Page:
The third independent variable I used was the seats in state legislatures held by women. Somewhat stereotypically of me, I expected a moderate to high correlation between this two. I thought that women in state legislatures would want more education spending and women (especially in state legislatures) tend to be more liberal. What I found was a weaker correlation that I expected. The correlation was a weak to moderate positive correlation of 0.25. Even then, the p-value is not outside of where most tests would put the cut off. I would not reject the null hypothesis that there is no correlation.

Result 5: Multiple Linear Regression   [Info]
Multiple linear regression results:
Dependent Variable: Per Pupil Spending, Public K-12 ($)
Independent Variable(s): Uninsured (% of individuals lacking coverage), State Police Expenditure ($ per resident), Seats in State Legislatures Held by Women (%)
Per Pupil Spending, Public K-12 ($) = 9901.5985 + -174.44187 Uninsured (% of individuals lacking coverage) + 38.795043 State Police Expenditure ($ per resident) + 47.310693 Seats in State Legislatures Held by Women (%)

Parameter estimates:
ParameterEstimateStd. Err.AlternativeDFT-StatP-value
Intercept9901.59851631.9696 ≠ 0466.067269<0.0001
Uninsured (% of individuals lacking coverage)-174.4418764.154955 ≠ 046-2.71907090.0092
State Police Expenditure ($ per resident)38.79504311.281309 ≠ 0463.43887780.0013
Seats in State Legislatures Held by Women (%)47.31069341.334324 ≠ 0461.14458610.2583

Analysis of variance table for multiple regression model:
SourceDFSSMSF-statP-value
Model394475158314917198.36127170.0002
Error461.7325344e83766379.1
Total492.677286e8

Summary of fit:
Root MSE: 1940.7161
R-squared: 0.3529
R-squared (adjusted): 0.3107

The direction of the relationships are the same as above. The uninsured rate has a negative correlation while police expenditure and seats held by women has a positive correlation.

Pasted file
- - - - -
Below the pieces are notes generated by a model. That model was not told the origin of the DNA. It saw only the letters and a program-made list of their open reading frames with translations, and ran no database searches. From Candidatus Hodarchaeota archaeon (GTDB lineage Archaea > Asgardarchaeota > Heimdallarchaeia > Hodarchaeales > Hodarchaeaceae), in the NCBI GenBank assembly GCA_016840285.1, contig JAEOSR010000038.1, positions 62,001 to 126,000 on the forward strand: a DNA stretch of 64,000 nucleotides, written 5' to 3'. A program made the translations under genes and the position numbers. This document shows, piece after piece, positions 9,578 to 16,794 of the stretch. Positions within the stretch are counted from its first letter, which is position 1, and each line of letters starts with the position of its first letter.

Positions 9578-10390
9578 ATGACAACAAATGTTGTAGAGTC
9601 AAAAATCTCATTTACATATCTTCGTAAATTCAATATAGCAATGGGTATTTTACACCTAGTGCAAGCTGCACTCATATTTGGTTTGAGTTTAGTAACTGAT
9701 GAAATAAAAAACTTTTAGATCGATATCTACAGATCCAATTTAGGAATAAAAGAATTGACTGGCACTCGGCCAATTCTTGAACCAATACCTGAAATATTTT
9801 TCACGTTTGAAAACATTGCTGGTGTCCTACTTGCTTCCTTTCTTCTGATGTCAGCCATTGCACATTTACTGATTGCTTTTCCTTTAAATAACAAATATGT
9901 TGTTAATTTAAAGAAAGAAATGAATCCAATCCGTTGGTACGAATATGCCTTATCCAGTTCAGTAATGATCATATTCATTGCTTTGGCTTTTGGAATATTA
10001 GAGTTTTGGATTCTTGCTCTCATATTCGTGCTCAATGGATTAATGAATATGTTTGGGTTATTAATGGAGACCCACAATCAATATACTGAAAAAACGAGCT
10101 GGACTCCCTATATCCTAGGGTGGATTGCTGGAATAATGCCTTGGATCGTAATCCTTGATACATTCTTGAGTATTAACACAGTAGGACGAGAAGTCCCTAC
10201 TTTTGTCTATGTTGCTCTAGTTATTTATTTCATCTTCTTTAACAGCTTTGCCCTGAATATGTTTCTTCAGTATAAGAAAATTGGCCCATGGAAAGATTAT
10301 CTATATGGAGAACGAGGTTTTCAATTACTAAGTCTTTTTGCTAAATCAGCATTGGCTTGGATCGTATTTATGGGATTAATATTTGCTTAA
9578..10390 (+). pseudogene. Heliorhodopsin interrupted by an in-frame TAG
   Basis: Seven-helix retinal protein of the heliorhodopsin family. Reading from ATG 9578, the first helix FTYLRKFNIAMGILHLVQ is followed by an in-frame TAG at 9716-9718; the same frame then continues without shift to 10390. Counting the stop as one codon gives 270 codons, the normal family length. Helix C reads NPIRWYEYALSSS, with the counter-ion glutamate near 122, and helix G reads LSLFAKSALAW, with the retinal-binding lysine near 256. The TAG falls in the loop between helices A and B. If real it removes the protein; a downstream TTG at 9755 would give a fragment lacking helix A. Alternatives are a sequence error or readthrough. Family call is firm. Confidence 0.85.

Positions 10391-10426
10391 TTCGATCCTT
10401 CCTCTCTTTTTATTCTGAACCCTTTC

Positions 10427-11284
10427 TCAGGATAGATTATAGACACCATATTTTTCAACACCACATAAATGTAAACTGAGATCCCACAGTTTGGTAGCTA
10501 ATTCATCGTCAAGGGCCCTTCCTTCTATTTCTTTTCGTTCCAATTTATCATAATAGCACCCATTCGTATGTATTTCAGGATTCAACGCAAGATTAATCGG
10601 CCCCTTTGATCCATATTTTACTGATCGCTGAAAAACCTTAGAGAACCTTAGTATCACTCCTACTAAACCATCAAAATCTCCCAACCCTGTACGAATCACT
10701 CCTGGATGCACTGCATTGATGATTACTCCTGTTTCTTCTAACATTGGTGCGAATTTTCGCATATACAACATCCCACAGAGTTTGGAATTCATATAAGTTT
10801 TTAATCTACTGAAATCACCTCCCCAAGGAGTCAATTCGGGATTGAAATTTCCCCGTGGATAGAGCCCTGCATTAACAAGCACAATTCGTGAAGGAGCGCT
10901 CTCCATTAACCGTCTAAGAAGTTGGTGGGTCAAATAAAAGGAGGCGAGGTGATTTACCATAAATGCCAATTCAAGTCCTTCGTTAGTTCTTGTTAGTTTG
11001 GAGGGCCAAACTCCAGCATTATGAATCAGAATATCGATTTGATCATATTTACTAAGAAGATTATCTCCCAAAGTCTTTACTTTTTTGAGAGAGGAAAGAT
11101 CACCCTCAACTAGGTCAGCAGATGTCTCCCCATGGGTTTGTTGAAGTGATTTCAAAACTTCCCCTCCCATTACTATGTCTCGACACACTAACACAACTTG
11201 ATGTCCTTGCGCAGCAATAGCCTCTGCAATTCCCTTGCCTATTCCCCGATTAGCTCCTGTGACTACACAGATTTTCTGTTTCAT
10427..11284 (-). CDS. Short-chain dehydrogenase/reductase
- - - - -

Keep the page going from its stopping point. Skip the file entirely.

The uninsured rate and state police expenditure seems to be moderate to significant; however, the p-value for seats held by women is too high for us to comfortably reject the null hypothesis. The correlation may not be strong enough for any conclusions to be made.

The T-stat for police expenditure is the highest meaning that it has the greatest correlation with our dependent variable. However, there is greater per-unit change for % uninsured. This is because we are comparing different units when talking about dollars spent versus percentage points.

Our r-squared value is 0.3529, meaning the model explains around 35% of the variability in per pupil spending. This isn't exactly a great fit, but there certainly is some correlation amongst these variables.

I would say that this explains less I originally expected from these variables. I wanted to go with something outside of the box that would not be the most obvious to choose. However, there was still a fairly strong correlation between uninsured percentage/state police expenditure and per pupil spending. For every percentage point increase in the uninsured rate, we could expect to see $174 less in per pupil spending. For ever extra dollar spend on the police force, we could expect to see an extra $39 in per student spending. I am sure that there are plenty more variables that could be correlated with education spending and it would be very interesting to analyze those as well.

HTML link:
<A href="https://www.statcrunch.com/5.0/viewreport.php?reportid=69275">Week Six Assignment</A>

Comments
Want to comment? Subscribe
Already a member? Sign in.

Always Learning